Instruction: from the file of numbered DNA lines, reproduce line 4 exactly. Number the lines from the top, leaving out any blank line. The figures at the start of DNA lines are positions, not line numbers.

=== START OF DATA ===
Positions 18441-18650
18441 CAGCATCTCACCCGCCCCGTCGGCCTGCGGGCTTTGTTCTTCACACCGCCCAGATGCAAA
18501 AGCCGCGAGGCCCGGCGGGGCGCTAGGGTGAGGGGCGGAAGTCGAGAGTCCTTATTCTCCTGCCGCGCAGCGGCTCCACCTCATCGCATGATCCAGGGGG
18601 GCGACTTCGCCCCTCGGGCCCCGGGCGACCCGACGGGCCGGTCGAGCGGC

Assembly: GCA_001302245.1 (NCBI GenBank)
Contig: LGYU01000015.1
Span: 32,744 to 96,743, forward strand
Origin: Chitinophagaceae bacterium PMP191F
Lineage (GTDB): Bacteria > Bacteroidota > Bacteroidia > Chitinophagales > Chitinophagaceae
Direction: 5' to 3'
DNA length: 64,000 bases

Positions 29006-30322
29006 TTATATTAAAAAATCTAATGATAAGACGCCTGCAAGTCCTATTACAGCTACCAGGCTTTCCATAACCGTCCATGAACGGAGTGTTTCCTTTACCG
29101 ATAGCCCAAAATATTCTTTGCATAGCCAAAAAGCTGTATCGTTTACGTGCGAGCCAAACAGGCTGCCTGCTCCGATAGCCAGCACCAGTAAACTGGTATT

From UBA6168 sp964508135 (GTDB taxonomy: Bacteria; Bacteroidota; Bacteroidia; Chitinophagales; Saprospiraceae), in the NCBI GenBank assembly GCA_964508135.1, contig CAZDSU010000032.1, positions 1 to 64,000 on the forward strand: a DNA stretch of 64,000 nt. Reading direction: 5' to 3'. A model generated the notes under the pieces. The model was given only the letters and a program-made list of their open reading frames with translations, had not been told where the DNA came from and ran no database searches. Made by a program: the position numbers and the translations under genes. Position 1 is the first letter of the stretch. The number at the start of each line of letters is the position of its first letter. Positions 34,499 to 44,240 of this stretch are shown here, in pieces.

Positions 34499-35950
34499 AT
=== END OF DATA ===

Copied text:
18601 GCGACTTCGCCCCTCGGGCCCCGGGCGACCCGACGGGCCGGTCGAGCGGC